BOB is a product of the British Universities Film & Video Council (BUFVC) and partially built on their Television and Radio Index for Learning and Teaching (TRILT) project which collects scheduling information for TV and radio broadcasts since 1923. TRILT is useful if you’re searching for a film or programme which isn’t yet on BOB, but may have been recorded by the BUFVC in the pre-streaming days. If you need to see a program that’s not on BOB, you can ask for it to be uploaded from an actual video tape. There’s also an option to schedule alert emails, sent up to ten days in advance, about a programme you might like based on your search terms. TRILT is accessible using the same academic log-in procedure as BOB.


Kanopy is a streaming service much like the BBC iPlayer or Netflix which is open to users of some public libraries and, luckily for us, academic institutions. Depending on your university or college’s subscription, it offers access to hundreds of films including the Criterion Collection, theatrical documentaries and thousands of documentaries and lectures. You can also use Kanopy to access The Great Courses, US-based lifelong learning content provider. Unlike BOB, Kanopy is also available as an app across numerous devices including Amazon Fire, Roku, Android and iOS. Access is initially through an institutional log-in, then you can create your own account with your own email address.

Scopus, SciVal and Web of Science

Every subject has a key database of academic journals and periodicals and for STEM, this means Scopus and SciVal from Elsevier and Web of Science from Clarivate, although there are plenty of others. The principle for all these websites is the same – access to the latest and historic academic papers on surgically searchable subjects, plus runs of a particular journal if you prefer the methodological approach. Although if you are already aware of the article you’re looking for, perhaps if its mentioned on a reading list, it might be quicker to search in Google Scholar, click through, then log-in directly through the journal’s own website.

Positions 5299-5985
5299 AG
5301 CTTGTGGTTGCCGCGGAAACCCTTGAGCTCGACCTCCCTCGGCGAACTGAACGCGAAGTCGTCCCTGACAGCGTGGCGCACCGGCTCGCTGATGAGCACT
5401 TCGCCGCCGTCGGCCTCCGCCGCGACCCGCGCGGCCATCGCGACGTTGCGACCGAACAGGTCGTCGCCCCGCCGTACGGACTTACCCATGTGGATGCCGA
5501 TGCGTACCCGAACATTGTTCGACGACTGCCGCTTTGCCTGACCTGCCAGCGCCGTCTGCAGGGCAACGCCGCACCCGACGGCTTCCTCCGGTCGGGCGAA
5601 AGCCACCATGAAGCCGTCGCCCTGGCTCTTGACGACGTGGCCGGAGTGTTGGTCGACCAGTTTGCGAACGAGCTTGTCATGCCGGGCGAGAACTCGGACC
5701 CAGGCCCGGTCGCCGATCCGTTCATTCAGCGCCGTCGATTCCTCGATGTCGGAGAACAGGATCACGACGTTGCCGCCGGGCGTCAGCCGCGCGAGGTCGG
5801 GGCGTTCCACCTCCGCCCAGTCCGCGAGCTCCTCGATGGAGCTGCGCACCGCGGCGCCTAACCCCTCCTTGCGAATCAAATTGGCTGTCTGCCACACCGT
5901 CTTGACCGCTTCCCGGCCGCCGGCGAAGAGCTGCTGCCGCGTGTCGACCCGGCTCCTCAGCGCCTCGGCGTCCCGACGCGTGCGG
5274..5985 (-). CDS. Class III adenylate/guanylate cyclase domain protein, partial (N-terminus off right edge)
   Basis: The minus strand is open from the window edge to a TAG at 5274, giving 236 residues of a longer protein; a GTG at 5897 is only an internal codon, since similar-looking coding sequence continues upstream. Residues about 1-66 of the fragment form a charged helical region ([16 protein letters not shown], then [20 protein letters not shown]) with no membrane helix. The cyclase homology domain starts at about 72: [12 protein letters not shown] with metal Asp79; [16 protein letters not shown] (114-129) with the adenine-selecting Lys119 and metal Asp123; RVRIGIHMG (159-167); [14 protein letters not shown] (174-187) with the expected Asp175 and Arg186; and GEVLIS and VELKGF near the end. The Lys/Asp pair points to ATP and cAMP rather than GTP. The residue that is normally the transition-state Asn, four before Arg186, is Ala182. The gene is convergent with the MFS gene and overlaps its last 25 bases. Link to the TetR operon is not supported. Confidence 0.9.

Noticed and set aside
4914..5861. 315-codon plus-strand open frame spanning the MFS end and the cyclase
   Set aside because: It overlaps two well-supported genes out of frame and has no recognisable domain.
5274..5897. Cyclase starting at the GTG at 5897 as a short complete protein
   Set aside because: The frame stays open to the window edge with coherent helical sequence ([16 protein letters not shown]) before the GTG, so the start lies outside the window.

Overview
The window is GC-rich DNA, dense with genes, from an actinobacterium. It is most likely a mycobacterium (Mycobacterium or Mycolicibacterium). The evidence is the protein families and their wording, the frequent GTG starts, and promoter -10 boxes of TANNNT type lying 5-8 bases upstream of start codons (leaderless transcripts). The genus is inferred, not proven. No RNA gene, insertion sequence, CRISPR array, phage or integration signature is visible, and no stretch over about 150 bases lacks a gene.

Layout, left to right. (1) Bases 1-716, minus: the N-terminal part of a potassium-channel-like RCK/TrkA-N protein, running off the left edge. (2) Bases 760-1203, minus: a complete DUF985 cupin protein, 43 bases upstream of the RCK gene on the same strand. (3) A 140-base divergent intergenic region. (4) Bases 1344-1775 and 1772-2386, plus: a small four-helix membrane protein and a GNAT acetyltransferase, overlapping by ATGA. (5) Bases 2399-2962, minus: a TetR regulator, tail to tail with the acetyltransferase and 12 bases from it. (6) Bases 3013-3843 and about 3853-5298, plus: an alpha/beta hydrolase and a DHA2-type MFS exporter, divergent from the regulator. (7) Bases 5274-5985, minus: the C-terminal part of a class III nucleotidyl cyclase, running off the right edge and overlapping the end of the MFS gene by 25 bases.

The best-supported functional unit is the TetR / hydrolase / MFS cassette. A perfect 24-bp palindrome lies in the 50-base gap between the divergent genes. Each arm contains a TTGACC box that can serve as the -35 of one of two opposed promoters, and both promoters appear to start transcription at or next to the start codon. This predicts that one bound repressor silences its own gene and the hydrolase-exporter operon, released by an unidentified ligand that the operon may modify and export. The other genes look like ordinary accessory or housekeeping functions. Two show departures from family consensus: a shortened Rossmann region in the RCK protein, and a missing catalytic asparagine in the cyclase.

Press Reader

If you’re searching for some lighter reading, Press Reader provides digital access to thousands of current newspapers and magazines from a hundred or so countries on every topic imaginable – the science and history section currently has three hundred and two titles. Visiting Press Reader is slightly trickier than some other sites.  Unless you’re on campus (where special ‘hotspot’ access is often available), you may have to find Press Reader in the catalogue or database sections of your institution’s website and click through from there.

Free software

Most universities have free software available to download through the computing/IT services area of their website, some of which is for use only on campus computers, but in plenty of cases you can also use it on your own laptop or home PC. Quite a few universities have licensing deals with Microsoft, so you might be able to access include Windows 10 and/or Office 365 with nothing more than your usual academic email credentials. Such marvels are usually to be found under the ‘software’ menu option on a computing/ IT services website, or you can contact your IT help desk to see what they may have available for you.


Access to these services varies from institution to institution, so if you can’t log-in, contact your library’s enquiry team and let them know that you’re interested in access. Equally, your library may have subscribed to other services we’ve not listed hear, so it’s well worth spending a few hours exploring your library and computing/IT services websites to see what else is available. New avenues of research and learning will all be there waiting to be discovered.

By Stuart Ian Burns

Stuart Ian Burns is a writer and qualified librarian who works in academia.

How did your ALD indie event go?

Did you organise an independent Ada Lovelace Day event this year? We’d like to know how it went, and we’d like to share that info with our supporters and sponsors in our next End of Year Report. So we’d be very grateful if you could spend a few minutes completing the form below. If you ran multiple events, we’d be grateful if you could submit the form once for each event.

If you have any photos or videos that you can send us, or any online write-ups or blog posts that you can share, please them email Suw Charman-Anderson. You can also contact Suw with any questions you might have.

And finally, thank you so much for being a part of what makes Ada Lovelace Day such a powerful global movement!